Today’s Lesson in Logic

From Boing-Boing, some guy named Mark Frauenfelder brings us a brilliant example of the logical fallacy known as Post hoc, ergo propter hoc:

Fraunfelder jokes, based on the pictures, “It’s conclusive: owning a passport will prevent you from becoming diabetic.” 

More exactly, this is the related fallacy with the latin name Cum hoc, ergo propter hoc. Those latin phrases mean “After/with this, therefore because of this.” Both of those fallacies fall in the category of Non causa, pro causa (“Non-cause for cause”). When two effects are seen, one fallaciously assumes that one effect caused the other. In reality, logic allows that the two effects are both caused by other, common causes — in this case, probably things like poverty, education, ethnic diversity, etc.

Another correct way to approach this kind of data, is to remember the statistical truth, “correlation does not imply causation.” In this case, populations that are more likely to have passports, are also more likely to have diabetes — so passport-ownership and diabetes are correlated. But that doesn’t mean that passports cause diabetes (any more than getting diabetes will get you a passport)!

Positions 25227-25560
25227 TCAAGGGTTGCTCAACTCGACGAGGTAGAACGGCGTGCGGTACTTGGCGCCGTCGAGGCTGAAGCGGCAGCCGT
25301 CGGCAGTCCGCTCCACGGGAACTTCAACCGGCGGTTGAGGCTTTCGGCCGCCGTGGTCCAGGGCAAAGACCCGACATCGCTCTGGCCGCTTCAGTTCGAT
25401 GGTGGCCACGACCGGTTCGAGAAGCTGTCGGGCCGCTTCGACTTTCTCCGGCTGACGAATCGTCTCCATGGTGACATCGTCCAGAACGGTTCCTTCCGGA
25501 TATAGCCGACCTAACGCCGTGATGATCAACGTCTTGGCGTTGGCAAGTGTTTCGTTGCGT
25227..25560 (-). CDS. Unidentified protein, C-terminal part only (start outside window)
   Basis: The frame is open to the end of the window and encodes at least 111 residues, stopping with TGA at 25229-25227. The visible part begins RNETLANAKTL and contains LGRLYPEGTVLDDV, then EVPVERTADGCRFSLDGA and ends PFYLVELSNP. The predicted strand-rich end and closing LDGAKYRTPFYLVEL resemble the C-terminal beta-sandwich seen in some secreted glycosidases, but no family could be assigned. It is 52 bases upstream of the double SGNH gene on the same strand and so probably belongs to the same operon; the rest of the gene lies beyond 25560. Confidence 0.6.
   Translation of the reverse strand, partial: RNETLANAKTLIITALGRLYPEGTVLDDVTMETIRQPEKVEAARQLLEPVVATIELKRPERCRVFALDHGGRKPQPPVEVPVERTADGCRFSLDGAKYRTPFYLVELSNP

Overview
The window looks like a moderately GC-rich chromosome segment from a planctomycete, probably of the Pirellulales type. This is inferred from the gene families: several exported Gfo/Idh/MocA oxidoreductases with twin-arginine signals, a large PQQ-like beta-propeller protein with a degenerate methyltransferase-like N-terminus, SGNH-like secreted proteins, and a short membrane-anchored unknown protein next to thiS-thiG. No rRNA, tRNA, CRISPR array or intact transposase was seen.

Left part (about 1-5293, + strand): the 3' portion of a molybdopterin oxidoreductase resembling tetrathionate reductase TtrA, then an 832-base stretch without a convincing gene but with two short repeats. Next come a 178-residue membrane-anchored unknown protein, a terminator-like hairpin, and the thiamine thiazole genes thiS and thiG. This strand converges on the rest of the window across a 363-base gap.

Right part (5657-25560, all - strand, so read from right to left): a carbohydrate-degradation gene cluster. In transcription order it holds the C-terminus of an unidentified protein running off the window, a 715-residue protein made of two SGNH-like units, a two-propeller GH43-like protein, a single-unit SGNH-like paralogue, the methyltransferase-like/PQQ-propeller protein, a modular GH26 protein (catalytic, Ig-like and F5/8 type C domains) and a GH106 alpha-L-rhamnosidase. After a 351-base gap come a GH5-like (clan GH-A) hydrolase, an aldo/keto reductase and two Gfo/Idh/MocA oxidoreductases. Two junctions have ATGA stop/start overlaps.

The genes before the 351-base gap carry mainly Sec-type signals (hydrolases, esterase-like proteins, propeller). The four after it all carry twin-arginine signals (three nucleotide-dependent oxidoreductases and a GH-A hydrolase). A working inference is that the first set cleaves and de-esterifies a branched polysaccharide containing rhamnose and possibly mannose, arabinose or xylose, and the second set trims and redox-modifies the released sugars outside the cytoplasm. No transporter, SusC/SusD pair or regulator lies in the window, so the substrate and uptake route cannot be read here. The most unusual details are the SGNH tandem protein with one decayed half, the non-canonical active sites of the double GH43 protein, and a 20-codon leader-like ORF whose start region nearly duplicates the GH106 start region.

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2 Responses

  1. I agree with your assessment that if two facts or statistics are correlated that doesn’t necessarily mean causation. However, it looks like in these two instances, owning a passport and having diabetes are inversely correlated. So the logical fallacy here is that owning a passport would prevent diabetes. In any case the map for diabetes makes sense that diabetes rates are higher in the South where diets tend to be very non-healthy and lower in the West and Northeast where people tend to eat healthier and exercise more.

  2. From my favorite informal fallacies guru, Douglas Walton

    Another fallacy that fits very well under this category is that of post hoc reasoning, often called “false cause”. Arguing from a perceived correlation between two events to the conclusion that one causes the other is, in principle, a legitimate form of reasoning. Indeed, many inductive arguments to causal conclusions are based on correlations. The fallacy of post hoc is said to arise when the arguer jumps too quickly to the causal conclusion, while overlooking other evidence that ought to be taken into account, and that would indicate that reservations need to be considered.

    Read the rest here

    http://www.dougwalton.ca/papers%20in%20pdf/09jumping.pdf

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